So I’ve graduated library school… Now what?

Angie Solis, Head Editor, INALJ Missouri 

So I’ve graduated library school… Now what?

AngieSolisAs I write this on the eve of my graduation from library school I find myself caught up in feelings of joy, fear, worry, happiness and relief. The feelings of elation come from the fact that I can stand up and proudly announce: “I have a Master’s degree!” But these feelings of happiness are quickly cast into a deep dark hole as soon as I think about my impending future. Can I get a job? How long will it take? Am I good enough? These feelings of doubt have definitely weighed heavily on my mind as I’m sure they have with other future professionals, but I’ve found some helpful hints on getting past the doubt and moving on with the rest of your life (and career).

First things first, tell the world about your accomplishment. Updating your resume and social networking sites like LinkedIn will let the world know you have an education and you’re ready to use it. And, it will help you be prepared in the event that the job of your dreams (or a good entry-level position) has just opened up in your area. If you need help with your resume show it to family, friends, co-workers, school contacts and even strangers; a fresh pair of eyes can make all the difference. Also, brush up on your cover letter skills. Knowing how to write a good cover letter will come in very handy during your job search and can help you stand out from the pack. I keep a template on file and adjust it for the specific job I am applying for.

When I asked other professionals for advice on what to do next, the top tip I received was to BE PATIENT! It make take some time to find a job after graduation so getting discouraged early on could hinder your chances of find a job later on. While looking for a job get involved in the LIS community. Join local associations and attend meetings and conferences. Volunteer to get job experience and learn more about the profession. I found that getting involved in has been an amazing experience. Not only do I use the site to look for jobs but I have found smart advice, support, experience and networking opportunities that have been so useful in this journey. Volunteering at your local library is also an important step to gaining real life experience and meeting people who could help you get an “in” to the industry.

This brings me to networking. Finding ways to network and get involved in this field is your key to success! Volunteering, joining associations, attending conferences and getting involved are definitely ways to network. I saw a tip once that joining the ALA New Member Round Table (NMRT) mentor program was a possible start to meeting other professionals and finding guidance in your job search. Joining is pretty simple. All you have to do is go to the Membership Information and Services page at ALA. Once you log in click the button to Proceed to Make Changes on your account. The first page has options to join specialty divisions and the next page you can choose Round Table Memberships. Click the box for New Members (currently the membership fee is only $6.67). Go to the next page and add your payment information and you’re all done! When you join the mentoring program as a mentee you could be assigned a mentor to guide you into the profession. I’ve heard mixed reviews about this program, but nonetheless I’ve joined it and we’ll see how it helps in the future.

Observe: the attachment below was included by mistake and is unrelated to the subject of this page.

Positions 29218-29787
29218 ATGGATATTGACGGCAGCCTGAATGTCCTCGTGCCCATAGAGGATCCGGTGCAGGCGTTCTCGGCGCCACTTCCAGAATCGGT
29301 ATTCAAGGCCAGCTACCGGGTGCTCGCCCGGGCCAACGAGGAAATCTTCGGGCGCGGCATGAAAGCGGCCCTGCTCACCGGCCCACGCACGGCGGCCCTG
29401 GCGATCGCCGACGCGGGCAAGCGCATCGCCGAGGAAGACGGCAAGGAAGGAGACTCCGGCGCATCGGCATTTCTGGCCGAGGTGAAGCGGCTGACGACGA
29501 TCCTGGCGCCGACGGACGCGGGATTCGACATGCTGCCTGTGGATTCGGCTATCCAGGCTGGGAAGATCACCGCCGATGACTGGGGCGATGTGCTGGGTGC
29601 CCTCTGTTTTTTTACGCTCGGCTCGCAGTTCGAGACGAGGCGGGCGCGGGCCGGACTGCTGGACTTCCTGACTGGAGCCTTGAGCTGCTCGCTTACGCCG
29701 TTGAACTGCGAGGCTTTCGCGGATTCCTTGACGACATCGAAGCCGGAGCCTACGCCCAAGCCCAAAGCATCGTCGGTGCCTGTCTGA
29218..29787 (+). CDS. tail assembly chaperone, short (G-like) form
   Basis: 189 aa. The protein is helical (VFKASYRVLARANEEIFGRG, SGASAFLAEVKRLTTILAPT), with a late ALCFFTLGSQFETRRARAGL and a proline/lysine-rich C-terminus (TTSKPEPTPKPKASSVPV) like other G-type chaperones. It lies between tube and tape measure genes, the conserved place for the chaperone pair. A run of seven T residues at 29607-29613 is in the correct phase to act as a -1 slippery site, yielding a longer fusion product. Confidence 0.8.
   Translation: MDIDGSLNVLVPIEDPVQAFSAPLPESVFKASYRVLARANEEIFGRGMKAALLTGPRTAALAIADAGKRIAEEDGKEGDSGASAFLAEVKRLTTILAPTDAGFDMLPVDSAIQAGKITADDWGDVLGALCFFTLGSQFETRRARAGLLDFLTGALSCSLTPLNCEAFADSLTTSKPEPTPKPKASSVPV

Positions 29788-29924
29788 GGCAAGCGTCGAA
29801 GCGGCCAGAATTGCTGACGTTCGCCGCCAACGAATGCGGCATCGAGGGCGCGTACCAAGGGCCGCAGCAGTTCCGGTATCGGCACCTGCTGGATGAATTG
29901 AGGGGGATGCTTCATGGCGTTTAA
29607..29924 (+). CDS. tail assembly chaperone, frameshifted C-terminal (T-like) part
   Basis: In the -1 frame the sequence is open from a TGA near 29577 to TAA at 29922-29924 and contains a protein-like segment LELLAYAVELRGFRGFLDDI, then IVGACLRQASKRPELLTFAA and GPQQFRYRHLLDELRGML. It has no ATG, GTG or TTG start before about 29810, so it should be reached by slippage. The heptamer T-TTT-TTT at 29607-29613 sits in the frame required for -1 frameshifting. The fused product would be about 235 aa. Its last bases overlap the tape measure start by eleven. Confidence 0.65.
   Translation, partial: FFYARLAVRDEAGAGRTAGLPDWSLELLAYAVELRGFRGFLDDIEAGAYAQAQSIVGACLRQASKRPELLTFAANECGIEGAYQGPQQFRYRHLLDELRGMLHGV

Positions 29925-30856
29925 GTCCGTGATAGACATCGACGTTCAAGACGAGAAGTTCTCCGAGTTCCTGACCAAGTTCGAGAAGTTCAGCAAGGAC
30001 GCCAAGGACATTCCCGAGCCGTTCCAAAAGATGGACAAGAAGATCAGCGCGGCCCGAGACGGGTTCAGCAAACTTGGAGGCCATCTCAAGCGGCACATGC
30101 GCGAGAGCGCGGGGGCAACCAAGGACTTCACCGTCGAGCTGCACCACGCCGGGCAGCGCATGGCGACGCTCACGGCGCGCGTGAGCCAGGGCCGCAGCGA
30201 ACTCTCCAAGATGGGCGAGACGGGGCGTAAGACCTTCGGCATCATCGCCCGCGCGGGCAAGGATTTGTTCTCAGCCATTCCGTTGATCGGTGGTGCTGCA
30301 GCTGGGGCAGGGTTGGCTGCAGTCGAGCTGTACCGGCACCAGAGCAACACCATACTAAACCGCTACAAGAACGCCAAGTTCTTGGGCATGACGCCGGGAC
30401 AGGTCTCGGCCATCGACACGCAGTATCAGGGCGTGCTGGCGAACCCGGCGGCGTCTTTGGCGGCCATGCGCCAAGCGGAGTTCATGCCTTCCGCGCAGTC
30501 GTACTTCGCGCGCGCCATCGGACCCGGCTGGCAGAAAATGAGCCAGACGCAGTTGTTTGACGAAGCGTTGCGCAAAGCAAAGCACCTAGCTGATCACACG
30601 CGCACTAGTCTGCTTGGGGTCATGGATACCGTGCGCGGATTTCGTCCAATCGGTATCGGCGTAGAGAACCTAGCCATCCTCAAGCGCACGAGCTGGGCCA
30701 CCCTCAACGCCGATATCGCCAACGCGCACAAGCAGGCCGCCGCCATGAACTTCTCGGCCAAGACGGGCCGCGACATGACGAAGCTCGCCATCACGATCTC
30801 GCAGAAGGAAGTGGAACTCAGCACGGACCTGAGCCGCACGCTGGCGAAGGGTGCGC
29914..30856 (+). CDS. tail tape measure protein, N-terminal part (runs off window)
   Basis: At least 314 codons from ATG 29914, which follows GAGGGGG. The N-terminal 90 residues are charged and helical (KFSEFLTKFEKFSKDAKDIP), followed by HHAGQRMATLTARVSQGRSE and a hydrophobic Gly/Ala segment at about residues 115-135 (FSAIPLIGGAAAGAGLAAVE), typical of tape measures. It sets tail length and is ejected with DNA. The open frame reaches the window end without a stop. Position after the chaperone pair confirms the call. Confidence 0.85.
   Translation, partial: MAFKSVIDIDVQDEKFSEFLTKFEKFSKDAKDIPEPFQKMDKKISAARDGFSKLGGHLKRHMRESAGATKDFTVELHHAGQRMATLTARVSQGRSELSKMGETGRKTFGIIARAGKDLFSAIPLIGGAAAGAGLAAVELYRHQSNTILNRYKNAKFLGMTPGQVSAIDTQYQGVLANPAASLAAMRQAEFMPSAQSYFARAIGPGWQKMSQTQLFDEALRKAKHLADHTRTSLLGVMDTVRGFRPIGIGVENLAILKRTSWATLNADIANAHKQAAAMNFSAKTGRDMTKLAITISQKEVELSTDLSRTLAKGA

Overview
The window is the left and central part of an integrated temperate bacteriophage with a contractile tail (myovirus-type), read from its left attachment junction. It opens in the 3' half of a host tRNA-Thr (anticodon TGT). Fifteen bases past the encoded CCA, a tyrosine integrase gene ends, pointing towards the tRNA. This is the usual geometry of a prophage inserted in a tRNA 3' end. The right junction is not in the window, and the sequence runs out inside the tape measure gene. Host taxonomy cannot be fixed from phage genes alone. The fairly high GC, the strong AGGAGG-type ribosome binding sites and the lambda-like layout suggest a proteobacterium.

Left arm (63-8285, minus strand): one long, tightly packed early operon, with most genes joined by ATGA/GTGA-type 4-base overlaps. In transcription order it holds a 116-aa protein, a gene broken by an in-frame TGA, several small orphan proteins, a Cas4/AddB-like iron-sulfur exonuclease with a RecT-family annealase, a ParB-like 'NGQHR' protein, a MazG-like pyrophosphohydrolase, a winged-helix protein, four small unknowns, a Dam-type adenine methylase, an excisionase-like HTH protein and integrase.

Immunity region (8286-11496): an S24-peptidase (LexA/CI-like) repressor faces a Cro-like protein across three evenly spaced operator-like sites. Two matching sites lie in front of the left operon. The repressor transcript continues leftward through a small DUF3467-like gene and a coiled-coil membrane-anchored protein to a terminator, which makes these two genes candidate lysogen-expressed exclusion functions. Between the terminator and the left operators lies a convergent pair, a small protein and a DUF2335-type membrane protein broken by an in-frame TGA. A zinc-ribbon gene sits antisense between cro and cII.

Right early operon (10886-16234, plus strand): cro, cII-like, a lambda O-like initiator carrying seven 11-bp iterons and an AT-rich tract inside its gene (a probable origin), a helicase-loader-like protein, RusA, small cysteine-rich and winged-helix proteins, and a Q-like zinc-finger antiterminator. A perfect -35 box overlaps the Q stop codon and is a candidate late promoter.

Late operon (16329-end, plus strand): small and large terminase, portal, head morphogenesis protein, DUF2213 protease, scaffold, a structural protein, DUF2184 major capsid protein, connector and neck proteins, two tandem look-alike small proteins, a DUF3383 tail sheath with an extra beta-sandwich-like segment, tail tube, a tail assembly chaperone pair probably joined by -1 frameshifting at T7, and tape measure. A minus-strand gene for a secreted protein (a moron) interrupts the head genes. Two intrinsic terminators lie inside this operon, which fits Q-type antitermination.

Keep learning! Looking for ways to continue your education will help you in the long run. Library Juice Academy is a highly recommend source for online professional development for librarians and may also help you to find out a field of librarianship that appeals to you. ALA also offers online learning and online courses to help with continued education of librarians.

Finally, don’t forget about you. Through the volunteering and the networking, the resume updating and the job searching, don’t forget to take a moment for yourself every once in a while. Learn to be confident in yourself and your abilities which will show when you meet other professionals. Clare from INALJ Idaho says to “Give yourself permission to take a rest if you need it. But no more than a month, a week or two is better. After that, even if you can’t find a job, volunteer or do something career related that gets you out of the house and meeting people. After a rest start doing a few “action” items like scheduling an informational interview, or even filling out a volunteer form to help you build momentum.”

So here’s to the future of all librarians. I’ll be sure to post updates as the job search progresses and I’d love to hear any tips you have for future librarians of the world. Be sure to post them in the comments or connect with me on Twitter.